I’d expect Schwarber gets the majority of the starts in left field when there’s a righty on the mound for the opposition, as his slash lines vs righties (.272/.392/.544) is great for such a young hitter. In fact, 14 of his 16 home runs in 2015 came off of righties and he hits for more power against them.

When Schwarber doesn’t get the nod, however, Ben Zobrist and Kris Bryant will be the next in line. Zo played 127.2 inning in left in 2016, and Bryant played 353.1 innings at the same position. Playing one of the two in left field will open up a spot in the infield for Javier Báez, who would replace Zobrist at second or Bryant at third when one of the two plays the outfield. Other options for left field include recent acquisition Jon Jay, who has played 339 innings in left in his career, as well as sophomore player Albert Almora Jr, who played in a few games in left in his rookie year. The Cubs also have Matt Szczur, who played over 200 innings in left in 2016, and Willson Contreras can also man left field, but he’ll primarily catch in the upcoming season. All are solid options, but we likely won’t see Jay or Almora there unless all other options are off the table.

Joe Maddon has several intriguing options for left field in 2017, and it will be interesting to see how the position is managed. Kyle Schwarber should get the majority of the starts in left, but after that  Maddon has plenty of options and can have fun with it.

Position by Position: Third Base


Lets be real for a second. The Cubs got lucky in the 2013 Amateur Draft. They were in great position with the second overall pick, as they were coming off an abysmal season in which they lost over a hundred games. With their selection in the first round, the Astros picked Mark Appel, a consensus first overall pick (he was drafted by the Astros in the first round in 2012 but didn’t sign) which left the Cubs with a highly touted young prospect from Las Vegas. It might be one of the best second overall picks in recent memory.

Bryant already has the 17th highest bWAR of all second round picks in the history of the draft. He also has a higher bWAR than anyone selected in the first round of the 2012 draft, the year before he was drafted. Only José Fernández has a higher bWAR among 2011 first rounders. In Bryant, they didn’t just get a well-rounded player who was capable of “30-plus HR potential; occasional All-Star” as Bleacher Report described him. The Cubs were about to get a Rookie of the Year winner and MVP, an honor just three other players (Dustin Pedroia, Ryan Howard, Cal Ripken Jr.) had earned in back-to-back years.

Bryant impressed at every level in the minors and has had tremendous success in his time in the majors. In Rookie Ball he hit .364 in 20 games. In High-A he hit .333. In Double-A in 2014 Bryant hit .355 in 68 games. In Triple-A Iowa in 2015 he hit .321. He did all that while hitting 61 home runs and did not have a wRC+ (an overall offensive metric where 100 is league average, meaning Byrant was at least 61% better than the average) less than 161 at any level (except for brief two game stint in 2013 Rookie Ball) with excellent SLG and OBP to match.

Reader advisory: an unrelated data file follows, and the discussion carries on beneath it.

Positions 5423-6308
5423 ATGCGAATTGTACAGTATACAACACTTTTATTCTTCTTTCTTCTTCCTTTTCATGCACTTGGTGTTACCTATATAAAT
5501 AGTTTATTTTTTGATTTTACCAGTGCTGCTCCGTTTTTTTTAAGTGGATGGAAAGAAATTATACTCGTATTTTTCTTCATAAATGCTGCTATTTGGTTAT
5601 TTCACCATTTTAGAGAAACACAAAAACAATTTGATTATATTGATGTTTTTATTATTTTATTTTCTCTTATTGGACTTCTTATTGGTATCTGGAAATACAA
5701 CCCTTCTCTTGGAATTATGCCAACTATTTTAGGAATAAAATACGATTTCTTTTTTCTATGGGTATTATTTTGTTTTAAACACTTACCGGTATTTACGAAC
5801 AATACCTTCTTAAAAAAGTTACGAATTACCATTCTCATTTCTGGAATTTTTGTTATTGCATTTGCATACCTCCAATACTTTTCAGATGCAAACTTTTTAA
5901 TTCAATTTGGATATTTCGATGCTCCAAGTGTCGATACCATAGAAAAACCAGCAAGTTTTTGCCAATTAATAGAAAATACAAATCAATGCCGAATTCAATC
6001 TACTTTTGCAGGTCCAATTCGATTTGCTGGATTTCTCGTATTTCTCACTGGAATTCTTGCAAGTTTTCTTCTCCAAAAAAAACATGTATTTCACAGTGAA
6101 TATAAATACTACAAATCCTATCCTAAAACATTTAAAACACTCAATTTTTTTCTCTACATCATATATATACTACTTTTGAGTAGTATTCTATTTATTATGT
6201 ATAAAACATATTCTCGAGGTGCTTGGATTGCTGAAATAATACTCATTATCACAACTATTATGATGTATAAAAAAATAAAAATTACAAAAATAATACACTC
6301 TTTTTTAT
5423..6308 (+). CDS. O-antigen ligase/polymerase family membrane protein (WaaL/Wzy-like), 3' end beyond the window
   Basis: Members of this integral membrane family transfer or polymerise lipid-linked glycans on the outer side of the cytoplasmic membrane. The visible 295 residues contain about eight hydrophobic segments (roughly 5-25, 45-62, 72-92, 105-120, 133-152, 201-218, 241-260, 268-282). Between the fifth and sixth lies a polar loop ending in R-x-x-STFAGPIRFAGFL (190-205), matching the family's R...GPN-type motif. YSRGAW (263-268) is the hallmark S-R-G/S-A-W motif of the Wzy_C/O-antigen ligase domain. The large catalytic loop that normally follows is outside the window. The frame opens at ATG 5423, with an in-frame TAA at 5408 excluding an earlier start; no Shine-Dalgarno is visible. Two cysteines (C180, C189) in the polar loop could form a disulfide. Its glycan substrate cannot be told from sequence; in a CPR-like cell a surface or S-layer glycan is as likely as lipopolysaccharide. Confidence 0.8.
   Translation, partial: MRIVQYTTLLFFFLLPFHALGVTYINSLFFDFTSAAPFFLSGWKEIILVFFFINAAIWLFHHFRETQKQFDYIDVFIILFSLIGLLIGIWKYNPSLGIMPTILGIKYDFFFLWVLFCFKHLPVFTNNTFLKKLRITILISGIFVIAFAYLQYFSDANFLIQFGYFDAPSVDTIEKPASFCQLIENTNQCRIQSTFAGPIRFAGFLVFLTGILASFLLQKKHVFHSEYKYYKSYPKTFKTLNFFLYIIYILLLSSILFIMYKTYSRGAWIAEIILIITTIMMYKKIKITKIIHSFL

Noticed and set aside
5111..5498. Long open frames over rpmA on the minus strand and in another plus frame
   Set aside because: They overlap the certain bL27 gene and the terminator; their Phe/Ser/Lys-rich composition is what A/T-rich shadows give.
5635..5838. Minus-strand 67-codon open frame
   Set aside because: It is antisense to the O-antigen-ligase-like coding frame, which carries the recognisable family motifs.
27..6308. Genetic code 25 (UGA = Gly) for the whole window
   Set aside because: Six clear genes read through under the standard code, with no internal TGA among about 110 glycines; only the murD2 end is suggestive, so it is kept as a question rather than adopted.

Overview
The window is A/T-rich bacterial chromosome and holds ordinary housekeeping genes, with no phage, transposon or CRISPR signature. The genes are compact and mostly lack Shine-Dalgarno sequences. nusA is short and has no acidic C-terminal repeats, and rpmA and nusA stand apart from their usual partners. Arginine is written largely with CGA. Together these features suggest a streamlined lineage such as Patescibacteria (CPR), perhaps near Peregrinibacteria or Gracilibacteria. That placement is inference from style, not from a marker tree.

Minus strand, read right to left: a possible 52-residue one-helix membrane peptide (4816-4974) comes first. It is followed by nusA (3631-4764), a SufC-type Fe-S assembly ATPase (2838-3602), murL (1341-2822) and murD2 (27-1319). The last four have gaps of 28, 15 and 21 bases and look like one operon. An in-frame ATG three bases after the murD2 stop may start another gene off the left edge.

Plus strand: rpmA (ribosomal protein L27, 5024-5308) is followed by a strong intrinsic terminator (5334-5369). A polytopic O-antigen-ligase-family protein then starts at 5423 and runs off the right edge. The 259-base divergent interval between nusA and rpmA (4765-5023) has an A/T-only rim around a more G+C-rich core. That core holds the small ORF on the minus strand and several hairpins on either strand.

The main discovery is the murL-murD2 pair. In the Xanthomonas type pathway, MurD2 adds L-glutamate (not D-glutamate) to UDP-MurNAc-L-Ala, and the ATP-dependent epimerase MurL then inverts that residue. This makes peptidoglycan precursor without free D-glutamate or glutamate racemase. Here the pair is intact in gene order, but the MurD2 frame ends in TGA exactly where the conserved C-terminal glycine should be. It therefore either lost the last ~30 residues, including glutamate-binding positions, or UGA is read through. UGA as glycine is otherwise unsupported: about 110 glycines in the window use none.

Image result for kris bryant world series

Still, minor league success, even at the level Bryant played at, does not ensure major league success. Luckily for Bryant and Cubs fans everywhere, when he arrived in The Show in April of 2015, he dominated. While he had a deceptively mediocre slashline of .275/.369/.488, Bryant was worth an excellent 6.6 fWAR and had a 136 wRC+. He ended up playing 151 games, recorded 650 plate appearances, hit 26 home runs, stole 13 bases, and drove in 99 runs. His impressive 2015 earned him NL Rookie of the Year, but he wasn’t done yet as he led the Cubs to the NLCS, hitting two big home runs in the postseason that year.

Bryant’s 2016 breakout was remarkable, tho not unexpected. His wRC+ ticked up 13 points, and his batting average increased to .292. He hit 13 more home runs in just 49 more PA’s, which knocked his SLG up to .554, good for an OPS of .939. While his stolen bases dropped (he only had 8 last year) he drove in more runs (102 RBI) and scored more runs (121 R) in 2016. He added to his career fWAR by adding 1.8 more wins than he had in 2015, making Bryant worth 8.4 wins in 2016, best in the league and second only to Mike Trout. To cap off an amazing year, Bryant lead the Cubbies to their first World Series win in 108 years, hitting .308 in the postseason, including one extremely important home run that sparked an impressive comeback and three-game win streak.